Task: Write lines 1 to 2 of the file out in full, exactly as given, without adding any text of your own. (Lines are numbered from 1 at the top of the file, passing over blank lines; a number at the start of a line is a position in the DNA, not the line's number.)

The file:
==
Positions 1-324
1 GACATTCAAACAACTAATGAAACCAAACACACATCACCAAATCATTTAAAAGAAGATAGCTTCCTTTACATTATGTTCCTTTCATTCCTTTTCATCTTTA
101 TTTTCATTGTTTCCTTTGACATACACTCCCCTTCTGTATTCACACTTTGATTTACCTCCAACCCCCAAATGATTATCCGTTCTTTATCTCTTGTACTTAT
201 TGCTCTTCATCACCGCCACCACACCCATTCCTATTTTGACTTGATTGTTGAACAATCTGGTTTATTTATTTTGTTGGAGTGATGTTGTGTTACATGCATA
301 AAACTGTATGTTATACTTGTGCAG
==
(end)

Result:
Positions 1-324
1 GACATTCAAACAACTAATGAAACCAAACACACATCACCAAATCATTTAAAAGAAGATAGCTTCCTTTACATTATGTTCCTTTCATTCCTTTTCATCTTTA